Seed Banks and Prescribed Burns: Factors Affecting Successful Control of French Broom and Restoration of Native Communities in Coastal California GrasslandsEPA Grant Number: U915607
Title: Seed Banks and Prescribed Burns: Factors Affecting Successful Control of French Broom and Restoration of Native Communities in Coastal California Grasslands
Investigators: Alexander, Janice M.
Institution: University of California - Berkeley
EPA Project Officer: Hahn, Intaek
Project Period: August 1, 1999 through August 1, 2002
Project Amount: $52,854
RFA: STAR Graduate Fellowships (1999) RFA Text | Recipients Lists
Research Category: Academic Fellowships , Ecological Indicators/Assessment/Restoration , Fellowship - Ecology and Ecosystems
French broom (Genista monspessulana) is an invasive shrub from Europe now abundant in California. Once established, broom plants form dense, practically monotypic stands that displace grassland species. In an effort to restore native plant communities and reduce fuel loads, land managers in Marin County, CA, remove French broom through cutting, pulling, and prescribed burning. To completely control broom, however, it is necessary to remove both living biomass and the seed bank. The objective of this research project is to assess management efforts with reference to the broom seed bank, the native seed bank, and the success of revegetation of native plants. The investigator is building a simple model demonstrating the dynamics of native and broom seed banks under different aged broom stands. This research also investigates how prescribed fires influence emergence and persistence of the seed banks, and the revegetation potential of post-broom communities.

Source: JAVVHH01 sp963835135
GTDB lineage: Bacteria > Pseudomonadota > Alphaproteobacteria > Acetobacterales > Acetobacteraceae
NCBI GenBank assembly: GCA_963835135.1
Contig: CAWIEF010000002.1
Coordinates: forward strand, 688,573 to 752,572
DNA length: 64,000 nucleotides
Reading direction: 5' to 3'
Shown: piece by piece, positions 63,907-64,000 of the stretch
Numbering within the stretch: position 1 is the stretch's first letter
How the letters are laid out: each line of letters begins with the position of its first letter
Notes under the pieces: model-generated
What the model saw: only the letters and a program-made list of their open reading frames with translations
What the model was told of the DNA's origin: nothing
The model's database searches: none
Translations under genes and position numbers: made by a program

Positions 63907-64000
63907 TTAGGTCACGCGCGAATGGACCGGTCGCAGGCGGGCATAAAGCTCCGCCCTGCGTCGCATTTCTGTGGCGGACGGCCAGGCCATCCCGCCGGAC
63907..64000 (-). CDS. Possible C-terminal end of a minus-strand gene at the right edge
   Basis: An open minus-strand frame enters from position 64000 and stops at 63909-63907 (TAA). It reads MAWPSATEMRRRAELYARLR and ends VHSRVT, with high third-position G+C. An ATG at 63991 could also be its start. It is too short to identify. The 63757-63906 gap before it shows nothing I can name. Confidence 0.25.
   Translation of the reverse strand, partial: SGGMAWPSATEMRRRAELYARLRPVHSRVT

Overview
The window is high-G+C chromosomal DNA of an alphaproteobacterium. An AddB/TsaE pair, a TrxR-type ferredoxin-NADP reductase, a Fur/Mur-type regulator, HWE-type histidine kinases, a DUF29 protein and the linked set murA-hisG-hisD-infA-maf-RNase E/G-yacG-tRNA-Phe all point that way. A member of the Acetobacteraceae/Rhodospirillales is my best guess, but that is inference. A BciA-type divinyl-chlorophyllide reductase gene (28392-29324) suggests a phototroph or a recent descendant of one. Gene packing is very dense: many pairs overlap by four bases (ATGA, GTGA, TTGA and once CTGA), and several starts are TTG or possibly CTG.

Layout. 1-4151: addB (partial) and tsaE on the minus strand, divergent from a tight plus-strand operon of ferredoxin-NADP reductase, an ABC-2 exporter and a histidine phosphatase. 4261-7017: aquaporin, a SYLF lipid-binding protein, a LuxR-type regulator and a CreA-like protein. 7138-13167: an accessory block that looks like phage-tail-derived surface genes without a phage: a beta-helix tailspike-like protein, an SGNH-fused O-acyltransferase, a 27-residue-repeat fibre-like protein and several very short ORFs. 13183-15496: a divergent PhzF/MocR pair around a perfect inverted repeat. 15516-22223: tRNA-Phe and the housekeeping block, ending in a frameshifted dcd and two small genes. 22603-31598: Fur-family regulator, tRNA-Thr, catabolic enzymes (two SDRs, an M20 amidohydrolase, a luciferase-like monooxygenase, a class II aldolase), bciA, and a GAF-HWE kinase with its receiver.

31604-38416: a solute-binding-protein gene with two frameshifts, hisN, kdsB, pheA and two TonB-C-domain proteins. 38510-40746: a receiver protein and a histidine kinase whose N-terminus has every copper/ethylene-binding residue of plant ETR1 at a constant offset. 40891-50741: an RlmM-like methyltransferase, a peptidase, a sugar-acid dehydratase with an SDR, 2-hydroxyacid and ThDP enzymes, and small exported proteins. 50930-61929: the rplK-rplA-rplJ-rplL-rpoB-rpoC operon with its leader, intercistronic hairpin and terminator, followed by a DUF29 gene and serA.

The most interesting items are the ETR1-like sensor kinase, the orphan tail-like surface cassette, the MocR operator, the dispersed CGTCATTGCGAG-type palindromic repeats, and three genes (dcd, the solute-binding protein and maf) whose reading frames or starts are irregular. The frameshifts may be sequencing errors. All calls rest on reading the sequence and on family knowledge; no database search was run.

The community composition of areas that had received different types of management treatments will be surveyed to assess which environmental factors are important in effectively controlling broom and restoring native plants. The seed bank will be sampled within discrete, established French broom stands in oak woodland understory and coastal grassland habitats in Marin County. Within a broom patch, soil samples will be taken along a transect, and the density of broom plants will be recorded. Soil cores will be spread out to germinate in a latthouse. The number of germinating seeds of all species will be counted, as well as the number of dormant and dead broom seeds. The age of the stands will be estimated by counting growth rings of the largest broom individuals.
This research will provide information to aid managers in restoring native plant communities after the removal of French broom.